May 26, 2022general
Foster Care Awareness Month Guest Blog by Tiffany Sickler, Executive Director, Koinonia Family Services
Foster Care Awareness Month
Guest Blog by Tiffany Sickler, Executive Director
Koinonia Family Services
In 1988, President Reagan declared the month of May to be National Foster Care Month, and we have continued to celebrate those serving youth and families impacted by foster care every year thereafter. You can visit this link to read this year's Presidential Foster Care Month Proclamation.
Only six years earlier, Koinonia's Founder, Miriam Golden, realized her vision of providing safe, loving, and nurturing homes for youth that had been abused, neglected and abandoned. Since then, we have witnessed the ever-changing dynamics and needs of hurting families, we have helped to redesign vital protective, responsive and supportive programs, and we have worked tirelessly to implement our mission. We exist to bring hope and healing to children, youth and families through meaningful relationships and quality programs and services.
“Koinonia” (Koy-no-nee’-ah) is a Greek word which means “fellowship.” It carries with it the meaning of a committed, trustworthy and dependable relationship. It is this “koinonia” relationship that has made the difference in the lives of thousands of children in foster care. This year's national foster care awareness theme maintains its focus on relatives and non-relative extended family members (NREFM). These relationships are of utmost importance to so many of our youth in out-of-home care, and Koinonia recognizes that these relationships may prove to be vital in the success of struggling youth and their families. We recognize that children who have experienced trauma in their significant relationships can only experience true healing through healthy relationships that promote such healing. For this reason, Koinonia has continued to provide as much face-to-face, in-person relational contact with clients as possible. We have strived to promote face-to-face, in-person visitation with family members whenever safe and allowed by local health department guidelines; providing masks, gloves, sanitizers, and Covid-19 tests kits, as needed. We adapted our residential/STRTP activities to promote safety without sacrificing vital social elements of healing. We have added supplemental services to youth, families, and staff with hybrid/virtual models of training, support, advocacy, and counseling. Our ongoing social work services include resource family recruitment, assessment and approval, matching activities for youth waiting for adoptive homes, intensive care coordination, targeted case management, support groups, mental health assessment and counseling, crisis intervention and resolution, medication management, and various other services and supports for youth and families with intensive needs. Through our partnerships with counties throughout the state of California and in Reno, Nevada, we have been able to maintain our high level of service to youth and families, while creating innovative processes to serve within system-wide funding limitations.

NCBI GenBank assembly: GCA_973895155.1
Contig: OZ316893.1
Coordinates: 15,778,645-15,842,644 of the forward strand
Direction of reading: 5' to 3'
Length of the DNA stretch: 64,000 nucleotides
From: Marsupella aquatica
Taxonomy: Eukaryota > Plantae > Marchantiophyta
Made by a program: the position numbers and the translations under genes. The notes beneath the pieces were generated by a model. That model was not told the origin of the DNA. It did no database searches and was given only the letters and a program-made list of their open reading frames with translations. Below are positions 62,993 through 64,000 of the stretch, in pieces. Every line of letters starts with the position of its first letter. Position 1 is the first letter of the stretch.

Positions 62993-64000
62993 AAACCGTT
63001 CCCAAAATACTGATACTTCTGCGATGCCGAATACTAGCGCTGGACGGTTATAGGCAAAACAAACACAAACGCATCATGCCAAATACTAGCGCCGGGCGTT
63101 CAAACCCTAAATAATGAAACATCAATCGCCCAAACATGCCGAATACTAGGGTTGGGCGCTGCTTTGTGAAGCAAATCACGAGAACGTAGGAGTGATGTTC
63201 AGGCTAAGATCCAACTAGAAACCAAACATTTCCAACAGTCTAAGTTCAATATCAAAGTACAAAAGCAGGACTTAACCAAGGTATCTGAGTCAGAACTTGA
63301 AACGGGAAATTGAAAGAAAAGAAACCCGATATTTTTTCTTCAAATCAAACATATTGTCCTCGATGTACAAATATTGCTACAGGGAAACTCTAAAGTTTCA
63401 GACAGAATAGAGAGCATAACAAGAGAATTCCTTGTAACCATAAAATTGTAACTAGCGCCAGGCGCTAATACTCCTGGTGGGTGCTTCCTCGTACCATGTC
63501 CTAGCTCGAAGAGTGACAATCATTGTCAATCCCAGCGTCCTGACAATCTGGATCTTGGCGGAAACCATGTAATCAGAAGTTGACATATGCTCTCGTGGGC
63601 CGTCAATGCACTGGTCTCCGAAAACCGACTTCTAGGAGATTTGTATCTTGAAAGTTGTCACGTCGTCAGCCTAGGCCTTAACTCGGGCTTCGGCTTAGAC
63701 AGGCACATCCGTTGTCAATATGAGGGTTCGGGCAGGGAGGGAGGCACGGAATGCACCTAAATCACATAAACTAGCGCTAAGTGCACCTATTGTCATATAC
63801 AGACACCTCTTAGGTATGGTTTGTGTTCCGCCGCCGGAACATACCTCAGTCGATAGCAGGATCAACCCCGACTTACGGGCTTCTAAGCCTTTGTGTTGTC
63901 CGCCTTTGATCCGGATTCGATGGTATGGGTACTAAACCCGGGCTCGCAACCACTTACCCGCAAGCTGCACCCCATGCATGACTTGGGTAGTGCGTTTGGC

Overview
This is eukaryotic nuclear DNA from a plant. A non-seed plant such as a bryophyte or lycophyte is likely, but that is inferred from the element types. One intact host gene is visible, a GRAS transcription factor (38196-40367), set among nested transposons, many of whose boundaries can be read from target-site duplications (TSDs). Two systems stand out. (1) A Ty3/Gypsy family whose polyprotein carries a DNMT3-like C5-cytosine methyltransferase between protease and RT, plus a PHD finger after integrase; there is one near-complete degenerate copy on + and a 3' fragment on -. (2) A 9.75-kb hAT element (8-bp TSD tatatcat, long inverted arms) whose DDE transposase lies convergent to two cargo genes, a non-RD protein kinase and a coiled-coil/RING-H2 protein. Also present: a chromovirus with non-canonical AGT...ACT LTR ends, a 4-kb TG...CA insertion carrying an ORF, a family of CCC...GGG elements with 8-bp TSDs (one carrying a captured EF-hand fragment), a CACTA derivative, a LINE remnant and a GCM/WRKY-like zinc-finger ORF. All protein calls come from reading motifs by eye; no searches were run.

We would like to share the journey of a former Koinonia foster youth, Krystal. She entered the foster care system at age eleven after her mother became disabled and was unable to care for her. Her father had abandoned the family before she turned one. Krystal had already experiences significant early childhood trauma including physical, emotional, and sexual abuse. After entering the foster care system, she was placed in many different foster homes and group homes as she became an increasingly rebellious teenager. At age thirteen, Krystal began drinking, skipping school, running away, and not listening to authority, which landed her several stays in Juvenile Hall. Eventually, Krystal was placed in Koinonia’s Short Term Residential Treatment Program (STRTP). Krystal recalls that she flourished in this structured, healing environment. She connected with staff members and her social worker, whom she still stays in touch with to this day. It was the first time she truly felt loved and cared for. After graduating from the program, she was placed in a Koinonia foster family, and at age eighteen, she went off to college and lived independently. She graduated from UC Berkeley, Haas School of Business. Recently, she earned her Executive MBA from Saint Mary’s College, making the Dean’s list. She has a long standing career with Kaiser Permanente as a Principal Consultant, and with her unique experiences with business, information technology, and foster care, she is equipped to provide valuable organizational strategy and insights. Krystal advocates for our foster youth, and hopes to inspire other foster youth to believe that they, too, can also achieve success. Meet our Board Member, Krystal Edwards.
Koinonia would love to come alongside you as you open your home to kids in need of stability. We have offices throughout the state of California and in Reno, NV. Call us to register for the next orientation.
Jan 31, 2023general
National Human Trafficking Prevention Month Guest Blog by CA Alliance Member - Sycamores
National Adoption Month Guest Blog by Yuri Kimura, Program Director over Foster Care, Adoptions, and Destination Family, Stanford Sierra Youth & Families
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